Gut Microbiome and Sex Bias in Autism Spectrum Disorders
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Purpose of Review
Autism spectrum disorders (ASD) express as impaired social interactions and stereotypes. The gut microbiome which is remarkably different in ASD compared with controls may contribute to the sex bias of this disorder, with females being less vulnerable to clinically present autism. This review aims to understand the role of gut microbiota and female sex hormone in the sex bias of autism.
Recent evidence proved that transplanted gut microbiota from autistic donors but not healthy controls into germ-free mice were effective in inducing autistic features. Moreover selective probiotic known to be more abundant in females than males was effective as a treatment strategy.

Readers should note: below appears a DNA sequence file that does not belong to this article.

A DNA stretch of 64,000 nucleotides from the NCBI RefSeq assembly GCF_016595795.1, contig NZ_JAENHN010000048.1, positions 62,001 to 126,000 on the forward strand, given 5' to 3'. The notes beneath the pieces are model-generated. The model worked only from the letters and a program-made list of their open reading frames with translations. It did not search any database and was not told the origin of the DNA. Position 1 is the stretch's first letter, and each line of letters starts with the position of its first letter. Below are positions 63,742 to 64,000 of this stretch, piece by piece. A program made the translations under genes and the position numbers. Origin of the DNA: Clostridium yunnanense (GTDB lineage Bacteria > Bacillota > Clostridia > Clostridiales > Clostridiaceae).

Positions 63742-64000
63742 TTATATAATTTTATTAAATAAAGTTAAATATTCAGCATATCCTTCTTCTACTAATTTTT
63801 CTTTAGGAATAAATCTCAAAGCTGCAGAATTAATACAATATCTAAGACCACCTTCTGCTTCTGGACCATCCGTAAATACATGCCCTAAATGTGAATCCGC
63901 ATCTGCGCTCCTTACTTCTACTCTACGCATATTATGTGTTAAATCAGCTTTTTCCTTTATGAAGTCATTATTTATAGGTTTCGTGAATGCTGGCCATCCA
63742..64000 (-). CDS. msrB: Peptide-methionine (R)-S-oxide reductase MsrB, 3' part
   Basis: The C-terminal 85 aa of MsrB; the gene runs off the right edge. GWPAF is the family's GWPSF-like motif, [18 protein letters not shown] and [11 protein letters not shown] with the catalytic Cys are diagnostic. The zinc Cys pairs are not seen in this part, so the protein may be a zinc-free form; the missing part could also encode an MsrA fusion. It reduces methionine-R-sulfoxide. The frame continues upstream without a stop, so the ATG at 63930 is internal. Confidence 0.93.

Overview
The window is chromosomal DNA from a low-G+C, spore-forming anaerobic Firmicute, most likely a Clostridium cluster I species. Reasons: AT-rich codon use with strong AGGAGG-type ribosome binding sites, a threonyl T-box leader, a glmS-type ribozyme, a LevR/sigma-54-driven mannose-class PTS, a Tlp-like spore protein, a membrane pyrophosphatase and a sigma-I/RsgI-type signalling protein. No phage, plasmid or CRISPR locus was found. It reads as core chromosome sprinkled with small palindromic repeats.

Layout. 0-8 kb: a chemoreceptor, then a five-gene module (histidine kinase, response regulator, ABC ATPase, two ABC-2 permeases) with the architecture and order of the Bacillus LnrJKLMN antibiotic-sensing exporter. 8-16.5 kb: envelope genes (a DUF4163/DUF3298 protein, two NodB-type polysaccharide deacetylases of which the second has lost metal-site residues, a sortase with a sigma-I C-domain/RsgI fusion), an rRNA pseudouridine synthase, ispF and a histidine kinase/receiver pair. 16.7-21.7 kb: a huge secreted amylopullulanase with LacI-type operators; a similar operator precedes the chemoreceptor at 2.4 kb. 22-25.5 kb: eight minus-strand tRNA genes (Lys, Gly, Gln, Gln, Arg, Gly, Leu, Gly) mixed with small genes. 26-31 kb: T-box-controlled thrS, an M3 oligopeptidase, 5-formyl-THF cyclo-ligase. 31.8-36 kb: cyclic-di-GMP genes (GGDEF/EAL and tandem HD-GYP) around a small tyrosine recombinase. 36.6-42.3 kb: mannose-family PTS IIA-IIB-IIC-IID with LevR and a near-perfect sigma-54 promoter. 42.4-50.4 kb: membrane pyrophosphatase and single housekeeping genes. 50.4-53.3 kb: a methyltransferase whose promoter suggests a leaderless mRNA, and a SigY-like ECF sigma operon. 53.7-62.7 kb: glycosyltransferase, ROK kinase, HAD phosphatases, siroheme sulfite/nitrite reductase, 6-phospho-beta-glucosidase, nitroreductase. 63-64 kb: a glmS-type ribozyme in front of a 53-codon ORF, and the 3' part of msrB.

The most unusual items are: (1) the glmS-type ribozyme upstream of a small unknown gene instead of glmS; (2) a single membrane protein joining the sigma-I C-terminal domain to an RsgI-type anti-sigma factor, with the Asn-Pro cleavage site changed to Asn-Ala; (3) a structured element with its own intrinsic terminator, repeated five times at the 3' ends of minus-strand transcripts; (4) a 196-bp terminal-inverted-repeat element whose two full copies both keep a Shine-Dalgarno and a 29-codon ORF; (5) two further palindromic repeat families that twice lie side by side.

The higher autistic phenotypes in males compared with females could be attributed to the protective effect of estrogen, the higher diversity and predominance of probiotics in females, the lower liability of females to develop leaky gut, neuroinflammation, and excitotoxicity as etiological mechanisms.
KeywordsAutism spectrum disorders Sex bias Gut microbiota Leaky gut Glutamate excitotoxicity
Autism spectrum disorders
Maternal immune activation
Microbiota transfer therapy
Trypsin-like activity protein
Compliance With Ethical Standards
Human and Animal Rights and Informed Consent
This article does not contain any studies with human or animal subjects performed by any of the authors.
Conflict of Interest
The authors declare that they have no conflict of interest.
Papers of particular interest, published recently, have been highlighted as: • Of importance
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